2013-11-08 / Top Stories

Far Rockaway GI Honored At West Point


Lieutenant Colonel Scott Koast presents Sgt. Cosimo Crovello’s numerous combat awards to his younger sister Mary Phelan at a special ceremony at West Point. Lieutenant Colonel Scott Koast presents Sgt. Cosimo Crovello’s numerous combat awards to his younger sister Mary Phelan at a special ceremony at West Point. Nearly 69 years after he died in the service of his nation, First Sergent Cosimo Crovello of Far Rockaway was honored at a special ceremony at West Point on October 1st.

At the ceremony at the West Point Club at the United States Military Academy at West Point, New York, the medals and awards that Crovello won during his service in World War II were presented to his sister Mary (Crovello) Phelan. Lieutenant Colonel Scott Koast presented the awards.

Ms. Phelan, age 90, now lives in Inwood.

Crovello, whose parents emigrated from Italy in the late 1800s, was born in Far Rockaway in 1915. One of nine children, his brother Joseph also served in World War II. He graduated from PS 39 in Rockaway and Far Rockaway High School.


Sgt. Crovello as a GI in World War II Europe. Sgt. Crovello as a GI in World War II Europe. Crovello enlisted in the Army in January, 1941, achieving the rank of First Sergent. During his slightly more than three and one-half years of service, he was awarded four Bronze Stars, three Purple Hearts, a Good Conduct Medal, the American Defense Service Medal, the American Campaign Medal, the European-African-Middle Eastern Campaign Medal with one silver service star and one bronze service star, the World War II Victory Medal, the Combat Inf antryman Badge First Award (for participation in more than 100 consecutive days of combat), and the Belgian Fourragere. Because he died in combat, his sister received a Gold Star Lapel Button Pin as well as his medals and awards.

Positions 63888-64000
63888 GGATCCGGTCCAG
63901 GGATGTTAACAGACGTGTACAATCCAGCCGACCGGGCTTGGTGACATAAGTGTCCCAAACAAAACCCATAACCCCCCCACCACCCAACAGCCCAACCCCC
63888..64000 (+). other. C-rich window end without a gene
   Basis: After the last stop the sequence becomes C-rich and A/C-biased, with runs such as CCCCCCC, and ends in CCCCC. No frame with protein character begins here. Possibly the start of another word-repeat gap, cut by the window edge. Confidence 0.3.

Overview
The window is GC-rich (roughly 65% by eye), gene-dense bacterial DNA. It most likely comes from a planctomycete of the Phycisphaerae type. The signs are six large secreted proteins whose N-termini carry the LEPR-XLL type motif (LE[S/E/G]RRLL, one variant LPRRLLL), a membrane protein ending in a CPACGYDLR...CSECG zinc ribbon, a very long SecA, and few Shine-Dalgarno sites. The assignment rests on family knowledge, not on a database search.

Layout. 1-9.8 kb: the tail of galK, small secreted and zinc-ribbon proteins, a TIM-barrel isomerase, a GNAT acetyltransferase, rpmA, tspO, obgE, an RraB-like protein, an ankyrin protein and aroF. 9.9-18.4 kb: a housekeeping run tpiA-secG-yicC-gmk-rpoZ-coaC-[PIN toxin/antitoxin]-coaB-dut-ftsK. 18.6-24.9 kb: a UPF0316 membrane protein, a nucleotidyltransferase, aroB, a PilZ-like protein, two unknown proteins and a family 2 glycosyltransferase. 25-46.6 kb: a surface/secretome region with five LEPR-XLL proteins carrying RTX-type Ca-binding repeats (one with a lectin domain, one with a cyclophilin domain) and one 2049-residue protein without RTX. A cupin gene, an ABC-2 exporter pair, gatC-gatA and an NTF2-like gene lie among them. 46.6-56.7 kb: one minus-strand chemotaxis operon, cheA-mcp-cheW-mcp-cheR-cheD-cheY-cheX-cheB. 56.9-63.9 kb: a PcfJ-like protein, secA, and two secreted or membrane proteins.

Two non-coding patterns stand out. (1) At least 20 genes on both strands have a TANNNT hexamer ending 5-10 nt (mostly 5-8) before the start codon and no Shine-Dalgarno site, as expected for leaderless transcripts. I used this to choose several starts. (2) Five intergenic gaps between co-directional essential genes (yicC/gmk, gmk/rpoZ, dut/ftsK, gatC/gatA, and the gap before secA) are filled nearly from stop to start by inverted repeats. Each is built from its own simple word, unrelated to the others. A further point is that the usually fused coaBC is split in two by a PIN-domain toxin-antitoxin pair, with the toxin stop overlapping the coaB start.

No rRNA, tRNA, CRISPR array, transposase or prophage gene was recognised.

Crovello participated in six military campaigns, which took him to the fighting in North Africa, Sicily, France, Belgium and Germany.

The equivalent of an Army Ranger in today’s military, he trained as a commando in England before D-Day. Among the first to land on the beaches in Normandy, he scaled the cliffs at Utah Beach to disable Germany artillery in preparation for the ensuing invasion.


Born in Far Rockaway, Crovello rests in the Henri-Chapelle Cemetery in Belgium. Born in Far Rockaway, Crovello rests in the Henri-Chapelle Cemetery in Belgium. He was in the First Army, Twelfth Army Group, Company L, Third Battalion, 60th Infantry Regiment, and the 9th Army Division.

Crovello was killed in action in the Battle of Aachen in Germany on October 17, 1944.

He was 29 years old. At the time of his death, he was engaged to Evelyn Barnicoat from England.

Crovello is buried at the Henri- Chapelle United States Military Cemetery in Belgium.

His proud family was greatly honored to have his service and valor gratefully acknowledged by the country which he gave his life defending.

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